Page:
Yes, right. Yeah. Or hey Siri or whatever. Of course, we post the show with World Class show notes in this time. If you’re listening to the audio, you probably want to come out watch the video on YouTube. We do have video RSS feeds. I haven’t said this in a long time but I have a video large enough video small. If that’s something you want. I don’t encourage people to watch it on YouTube, but I had some listener say Hey, can I just download the video and Okay, I guess that’s okay. So all of that is available at http://theaverageguy.tv/subscribe if you want to get it done that way you can also join us live on our mobile app a great way to join us each and every week. Easiest way to find us live by the way, go to HomeGadgetGeeks.com there’s a big Android and iPhone button just choose those download it, put it on your phone, always have it in case of an emergency. And we thank our Patreon subscribers who help pay for that each and every month. Big thanks last week, Jon, Spencer Unraid, Mike, maybe the most popular show we’ve had. I’m not gonna lie. It was crazy. What all the conversation that went on in discord and Twitter about it this week.

Mike Wieger  [2:43] 
You know, the the prep for this week’s show has been enjoyable. I’ll say that.

Jim Collison  [2:49] 
Yeah, yeah. So we also big thanks to Jon and Spencer who joined us from on Oh,

Mike Wieger  [2:54] 
sorry. I was I was already thinking about this week about last year. Last week about Unraid well how

Mark Robson  [3:02]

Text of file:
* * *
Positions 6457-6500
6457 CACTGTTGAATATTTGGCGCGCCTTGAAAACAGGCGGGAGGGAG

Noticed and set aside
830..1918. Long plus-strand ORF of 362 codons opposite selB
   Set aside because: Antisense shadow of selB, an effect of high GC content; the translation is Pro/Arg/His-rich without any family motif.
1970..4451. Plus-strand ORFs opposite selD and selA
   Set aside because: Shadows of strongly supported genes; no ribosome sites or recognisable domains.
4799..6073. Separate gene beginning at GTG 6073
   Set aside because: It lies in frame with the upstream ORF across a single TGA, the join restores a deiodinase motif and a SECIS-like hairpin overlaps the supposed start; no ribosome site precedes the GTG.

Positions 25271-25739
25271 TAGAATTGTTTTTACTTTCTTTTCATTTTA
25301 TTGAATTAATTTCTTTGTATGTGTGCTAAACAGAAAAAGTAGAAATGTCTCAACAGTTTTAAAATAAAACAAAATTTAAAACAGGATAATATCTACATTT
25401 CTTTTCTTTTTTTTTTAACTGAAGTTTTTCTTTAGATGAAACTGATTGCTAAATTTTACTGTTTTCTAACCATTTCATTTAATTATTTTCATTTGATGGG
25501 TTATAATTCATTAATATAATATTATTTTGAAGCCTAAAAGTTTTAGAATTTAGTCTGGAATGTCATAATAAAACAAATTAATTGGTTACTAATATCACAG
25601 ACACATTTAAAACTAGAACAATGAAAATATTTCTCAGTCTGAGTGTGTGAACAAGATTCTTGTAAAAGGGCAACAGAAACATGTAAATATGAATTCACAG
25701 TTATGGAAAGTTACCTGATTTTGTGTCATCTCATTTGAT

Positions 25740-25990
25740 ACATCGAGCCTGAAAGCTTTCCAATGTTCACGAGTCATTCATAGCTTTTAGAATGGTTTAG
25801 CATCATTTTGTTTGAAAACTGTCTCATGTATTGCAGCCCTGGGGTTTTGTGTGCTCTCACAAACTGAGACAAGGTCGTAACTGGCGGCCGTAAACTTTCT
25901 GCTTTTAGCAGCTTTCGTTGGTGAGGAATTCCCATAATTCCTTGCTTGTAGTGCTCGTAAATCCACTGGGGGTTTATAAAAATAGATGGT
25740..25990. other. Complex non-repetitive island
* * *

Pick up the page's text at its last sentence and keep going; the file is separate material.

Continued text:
many people were in discord started a new Unraid build this week

Jim Collison  [3:06] 
3 or 4 for sure?

Mark Robson  [3:07] 
Yeah and some pretty powerful and rebuilds yeah

Mike Wieger  [3:09] 
Jon I think wins for biggest and baddest build he posted his his new specs for the for the build he’s building now he just put up your hey yeah I was gonna say go bigger go home puts all of us to shame I think with with his new setup but oh last week I think sparked a lot of good conversation I’ve been enjoying a lot of you guys in the Unraid channel on discord, asking questions talking about tips and tricks. I think everyone’s just been helping everyone out there. I know john got a lot of good tips for everyone on his build on what he ordered. I think a lot of other people have been posting questions so well the talk out there so keep keep putting it out there if you guys are interested in Unraid use that channel out there post questions anything. Talk about it.

Jim Collison  [3:52] 
Mark, have you you got Unraid running anywhere

Mark Robson  [3:55] 
dual

Jim Collison  [3:56] 
dual? What does that mean?

Mark Robson  [3:58] 
I have two Unraid servers

Jim Collison  [4:01] 
Wow I knew I knew a little bit 2 but I know

Mark Robson  [4:03] 
I have I have one that first when I first got Unraid is like six two I think and added a package where you you bought one for 80 bucks and you got a second for 100 like 20 bucks more it was it was a almost like buy one get one at 30% Yeah, so I bought two. I set one up right away, ran it for about a year and a bit upgrade of the processor brand again. Got the second one running as a backup using completely spare parts I had around the house so I could backup my waste pictures on multiple systems. And then the second one hasn’t been ran in probably three years. But the primary just got upgraded again to the pro so I can have unlimited drives on it is running now as he on 24 GB of RAM, 2 HBA cards. It’s and now a 16 or so an 1060 to do right now do Folding at Home but eventually do encoding. transcoding.